Wood’s podcasts, like his films, frequently explore power dynamics between individuals, building dread and discomfort as one character tries to manipulate or exert control over another. The intimacy of hearing such confrontations through ear buds only heightens the tension.
When recording, Wood likes to have two actors in the booth at the same time. “My scripts have a lot of dialogue, so we like to have them be able to act off each other.”
But the coronavirus has thrown a wrench into that approach as Wood prepares for the second season of “The Control Group.” Currently Wood and his collaborators are planning to record separately in the iHeartMedia studios while maintaining social distancing.
“We’ll probably start recording in August, one actor at a time,” Wood says. For now, Wood finds podcasts to be creatively satisfying and doesn’t miss the time and expense of making independent films.
“It took nine months to do each of the two podcasts, starting with the drafts of the original film scripts. It usually takes me two and a half years to do a film, considering the money, the planning, and the much more involved post-production process,” Wood says.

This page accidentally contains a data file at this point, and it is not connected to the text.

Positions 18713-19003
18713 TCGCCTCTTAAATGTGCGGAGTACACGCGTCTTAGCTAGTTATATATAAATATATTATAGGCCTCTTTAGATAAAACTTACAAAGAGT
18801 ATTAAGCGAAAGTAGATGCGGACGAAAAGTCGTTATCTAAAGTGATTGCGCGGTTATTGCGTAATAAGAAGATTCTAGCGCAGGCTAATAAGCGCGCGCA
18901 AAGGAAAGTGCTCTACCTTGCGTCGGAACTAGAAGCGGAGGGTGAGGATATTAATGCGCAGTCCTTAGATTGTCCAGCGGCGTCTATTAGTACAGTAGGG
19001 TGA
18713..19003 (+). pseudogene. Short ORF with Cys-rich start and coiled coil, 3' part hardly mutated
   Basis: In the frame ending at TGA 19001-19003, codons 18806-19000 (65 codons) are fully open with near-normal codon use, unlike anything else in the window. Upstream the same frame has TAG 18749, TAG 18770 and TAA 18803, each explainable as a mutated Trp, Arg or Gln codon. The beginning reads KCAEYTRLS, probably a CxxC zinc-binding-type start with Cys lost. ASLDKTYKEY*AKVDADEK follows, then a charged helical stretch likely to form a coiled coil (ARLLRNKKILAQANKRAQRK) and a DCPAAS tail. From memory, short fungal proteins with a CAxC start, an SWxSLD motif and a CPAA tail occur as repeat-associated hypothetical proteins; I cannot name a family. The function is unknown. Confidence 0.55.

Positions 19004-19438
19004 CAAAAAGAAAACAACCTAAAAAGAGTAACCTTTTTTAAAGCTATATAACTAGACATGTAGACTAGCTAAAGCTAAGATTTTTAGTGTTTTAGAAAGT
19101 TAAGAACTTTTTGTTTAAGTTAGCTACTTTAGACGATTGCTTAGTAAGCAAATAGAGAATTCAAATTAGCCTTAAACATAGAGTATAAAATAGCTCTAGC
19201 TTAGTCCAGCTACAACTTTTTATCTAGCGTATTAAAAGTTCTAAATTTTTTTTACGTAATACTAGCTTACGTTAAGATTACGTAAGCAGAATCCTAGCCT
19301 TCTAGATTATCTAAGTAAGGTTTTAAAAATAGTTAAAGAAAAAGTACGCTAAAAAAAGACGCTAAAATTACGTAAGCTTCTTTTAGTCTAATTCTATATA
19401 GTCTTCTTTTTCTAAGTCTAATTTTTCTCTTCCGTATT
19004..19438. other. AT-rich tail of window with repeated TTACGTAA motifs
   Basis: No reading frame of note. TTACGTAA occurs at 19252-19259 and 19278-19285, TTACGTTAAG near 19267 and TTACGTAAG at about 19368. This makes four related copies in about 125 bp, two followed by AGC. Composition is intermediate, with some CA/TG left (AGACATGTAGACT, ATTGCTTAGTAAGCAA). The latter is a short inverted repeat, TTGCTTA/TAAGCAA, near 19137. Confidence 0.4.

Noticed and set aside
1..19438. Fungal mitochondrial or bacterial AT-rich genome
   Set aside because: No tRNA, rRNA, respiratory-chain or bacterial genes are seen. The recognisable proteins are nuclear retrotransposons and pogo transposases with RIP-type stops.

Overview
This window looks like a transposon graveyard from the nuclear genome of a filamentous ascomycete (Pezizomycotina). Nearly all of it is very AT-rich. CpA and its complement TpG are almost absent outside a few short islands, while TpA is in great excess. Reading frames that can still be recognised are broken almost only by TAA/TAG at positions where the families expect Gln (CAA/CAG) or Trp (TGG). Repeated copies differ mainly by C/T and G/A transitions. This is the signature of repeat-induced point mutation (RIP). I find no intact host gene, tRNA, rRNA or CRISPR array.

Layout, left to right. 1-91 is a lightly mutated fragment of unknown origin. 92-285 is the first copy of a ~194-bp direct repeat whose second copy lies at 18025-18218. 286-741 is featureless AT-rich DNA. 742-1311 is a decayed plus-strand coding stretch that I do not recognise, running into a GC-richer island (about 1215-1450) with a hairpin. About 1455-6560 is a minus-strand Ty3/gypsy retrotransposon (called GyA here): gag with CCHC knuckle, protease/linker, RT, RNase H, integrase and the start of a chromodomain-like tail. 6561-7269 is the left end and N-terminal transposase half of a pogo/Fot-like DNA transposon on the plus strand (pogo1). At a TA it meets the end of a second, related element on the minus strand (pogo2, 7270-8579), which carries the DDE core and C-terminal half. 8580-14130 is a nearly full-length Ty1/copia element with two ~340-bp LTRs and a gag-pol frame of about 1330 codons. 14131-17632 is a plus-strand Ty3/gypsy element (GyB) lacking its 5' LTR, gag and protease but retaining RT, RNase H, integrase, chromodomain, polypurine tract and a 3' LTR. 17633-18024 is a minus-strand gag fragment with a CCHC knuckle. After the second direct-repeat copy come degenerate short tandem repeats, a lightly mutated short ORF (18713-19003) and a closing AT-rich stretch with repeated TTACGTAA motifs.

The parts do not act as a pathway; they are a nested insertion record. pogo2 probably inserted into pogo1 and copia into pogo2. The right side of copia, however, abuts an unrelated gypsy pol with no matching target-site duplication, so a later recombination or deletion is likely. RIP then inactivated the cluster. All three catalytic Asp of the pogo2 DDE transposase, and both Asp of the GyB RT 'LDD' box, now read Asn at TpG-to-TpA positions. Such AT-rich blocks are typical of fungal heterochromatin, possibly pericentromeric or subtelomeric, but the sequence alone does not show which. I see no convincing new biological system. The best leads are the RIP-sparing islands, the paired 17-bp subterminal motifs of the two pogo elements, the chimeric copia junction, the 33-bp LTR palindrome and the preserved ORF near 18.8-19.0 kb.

Wood’s latest film, “Those Who Deserve to Die,” is scheduled for release on DVD and Kino Now on Aug. 18, and it may be his last for a while.
“I have a feeling I won’t be making another film soon, so I may lean more to the podcast side in 2021,” he says.
Dan Bush, another Atlanta-based filmmaker creating scripted podcasts for iHeartMedia, has found the transition to audio drama surprisingly easy.
“The storytelling medium (of podcasts) is liberating,” says Bush, who co-directed the 2007 sleeper hit movie “The Signal” and released the independent thriller “The Dark Red” earlier in 2020. “Movie scripts are all ‘Show, don’t tell.’ Podcasts are ‘Tell and tell and tell and tell.’ With these podcasts, we can really dig into psychology and character.”
Bush’s work for iHeartMedia includes a science fiction show with a title and cast not yet announced but due to be released before Halloween. He’s also developing “The Mantawauk Caves,” an original horror story with a social conscience and the first in a production deal between iHeartMedia and Blumhouse Productions, a film company famous for such horror hits as “The Conjuring” and “Get Out.”
Bush says social distancing has made lining up talent for podcasts easier. “Because of the virus, a lot of actors are at home, bouncing off the wall. They’re more available now,” says Bush, who has been recording his most recent shows via Zoom with performers in New York, Los Angeles and London.
“We made a YouTube video to show the actors how to set it up. Everyone recorded locally. The actors had to be actors, but they had to be audio engineers as well.”
The fiction podcast is an entertainment ideally suited for the current times. The format succeeds best when audiences have time to invest in a show because “a slowly developing relationship with the characters can have a more meaningful impact for the listener,” Bush says. And these days we have nothing if not an abundance of time.
To read the original article in the Atlanta Journal Constitution, click HERE.